Now that we’ve had time to digest the shock wave of Castellanos (and the current increase of claims), I can analyze where this decision came from and why the Court decided this way.  [See my initial analysis here.]

Its quite clear going back to Emma Murray, that the Supremes were concerned with the role of the JCC.  Since the 2003 changes, the Legislature has done everything to control what and how the JCC decides claims.  From, dictating the amount of IME’s each party gets, to formulating mental injury claims, to attorney fees, the Legislature intent has been to standardize the JCC’s decisions.

A key to the unconstitutional ruling was the fact that 440.34 created an “irrebuttable presumption” that no matter the calculation when applying the fee schedule, it would always be reasonable.  This of course is a fallacy when looking at the facts of Castellanos: his attorney spent 107 hours winning a very complicated case and ended up getting paid $1.52/hour.

In the Court’s analysis, the Supremes finally ruled that fees are penalties against E/C’s to keep them honest and provided deserved benefits to Claimants.  Further, like Emma Murray, the Supremes felt the best protector of a Claimant’s interest in benefits is the JCC to weigh in on whether an attorney’s fee is reasonable or not.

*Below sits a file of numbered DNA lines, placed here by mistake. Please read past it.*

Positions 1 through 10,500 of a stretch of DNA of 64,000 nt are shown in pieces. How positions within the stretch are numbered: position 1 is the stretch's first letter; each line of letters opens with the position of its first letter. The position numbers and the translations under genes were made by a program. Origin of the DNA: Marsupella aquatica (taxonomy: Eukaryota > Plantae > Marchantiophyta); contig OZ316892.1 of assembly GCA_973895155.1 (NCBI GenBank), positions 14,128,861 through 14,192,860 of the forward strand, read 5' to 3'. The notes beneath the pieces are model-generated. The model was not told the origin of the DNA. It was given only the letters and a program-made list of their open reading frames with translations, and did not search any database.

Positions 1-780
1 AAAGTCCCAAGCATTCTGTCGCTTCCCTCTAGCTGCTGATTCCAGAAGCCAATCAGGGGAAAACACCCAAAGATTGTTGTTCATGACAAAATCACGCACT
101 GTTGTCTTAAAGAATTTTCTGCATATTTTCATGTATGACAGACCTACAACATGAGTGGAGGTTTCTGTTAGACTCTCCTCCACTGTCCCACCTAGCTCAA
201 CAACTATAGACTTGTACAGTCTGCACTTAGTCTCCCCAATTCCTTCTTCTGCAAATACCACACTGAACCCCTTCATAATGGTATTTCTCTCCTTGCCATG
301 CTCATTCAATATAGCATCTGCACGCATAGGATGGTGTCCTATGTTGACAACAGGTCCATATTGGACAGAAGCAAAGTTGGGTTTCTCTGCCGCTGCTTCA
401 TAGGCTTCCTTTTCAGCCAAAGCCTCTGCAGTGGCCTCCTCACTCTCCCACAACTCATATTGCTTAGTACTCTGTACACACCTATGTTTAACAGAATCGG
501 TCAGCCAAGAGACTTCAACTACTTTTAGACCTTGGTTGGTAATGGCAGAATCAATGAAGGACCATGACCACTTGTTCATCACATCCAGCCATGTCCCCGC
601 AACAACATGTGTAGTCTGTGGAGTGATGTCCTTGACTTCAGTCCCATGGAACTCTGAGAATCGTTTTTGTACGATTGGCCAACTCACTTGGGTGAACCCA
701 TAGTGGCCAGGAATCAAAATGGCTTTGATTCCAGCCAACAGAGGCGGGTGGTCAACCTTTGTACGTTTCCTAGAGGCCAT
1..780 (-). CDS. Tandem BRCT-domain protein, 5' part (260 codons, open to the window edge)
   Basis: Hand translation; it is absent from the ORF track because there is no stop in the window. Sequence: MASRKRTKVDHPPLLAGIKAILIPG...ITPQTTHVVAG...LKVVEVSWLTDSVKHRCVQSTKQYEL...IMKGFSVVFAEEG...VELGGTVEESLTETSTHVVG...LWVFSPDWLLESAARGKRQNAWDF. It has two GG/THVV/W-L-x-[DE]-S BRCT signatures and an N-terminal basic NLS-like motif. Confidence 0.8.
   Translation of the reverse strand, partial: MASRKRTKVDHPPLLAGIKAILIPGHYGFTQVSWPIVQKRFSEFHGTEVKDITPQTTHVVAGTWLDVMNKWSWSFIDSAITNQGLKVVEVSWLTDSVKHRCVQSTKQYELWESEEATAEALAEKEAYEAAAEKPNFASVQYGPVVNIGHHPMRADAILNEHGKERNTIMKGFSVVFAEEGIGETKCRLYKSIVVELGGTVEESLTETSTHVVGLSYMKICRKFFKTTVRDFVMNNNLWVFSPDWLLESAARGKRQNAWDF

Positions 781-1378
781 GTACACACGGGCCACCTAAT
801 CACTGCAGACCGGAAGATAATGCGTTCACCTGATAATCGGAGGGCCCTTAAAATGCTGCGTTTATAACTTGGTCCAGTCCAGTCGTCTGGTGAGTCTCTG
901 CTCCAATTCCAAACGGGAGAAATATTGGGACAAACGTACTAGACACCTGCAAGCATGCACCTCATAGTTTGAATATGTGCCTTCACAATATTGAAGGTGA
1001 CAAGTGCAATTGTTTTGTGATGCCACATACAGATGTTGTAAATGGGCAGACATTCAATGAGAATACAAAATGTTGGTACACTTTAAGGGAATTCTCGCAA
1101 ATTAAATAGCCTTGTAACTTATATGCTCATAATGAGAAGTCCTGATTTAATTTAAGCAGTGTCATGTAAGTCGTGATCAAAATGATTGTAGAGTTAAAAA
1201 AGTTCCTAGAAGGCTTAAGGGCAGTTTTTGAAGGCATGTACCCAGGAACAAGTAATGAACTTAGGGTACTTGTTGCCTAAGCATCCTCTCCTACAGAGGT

This is an empowering move on the Court to take power of the allocation of not just fees but benefits too from the Legislature and put it back into the hands of the JCC.  The Lee Engineering standard (founded in Florida Bar Rule 4-1.5) allows the Judge to weigh the reasonableness of a fee.  The JCC still must start with a fee schedule calculation and weight it against the hourly fee.  The Supremes defending this ruling by advocating the Lee Engineering standard also protects E/C’s from excessive fees.  But, the JCC must utilize it.

In the end, the Supremes saw that the Legislature cannot take away the authority of the JCC to review a fee. . . it frustrates the purpose of the W/C scheme.

One could take this theory and apply it across the board to any section of chapter 440 where the 2003 changes limited the involvement of the JCC.   The days of the JCC simply punching buttons are over.

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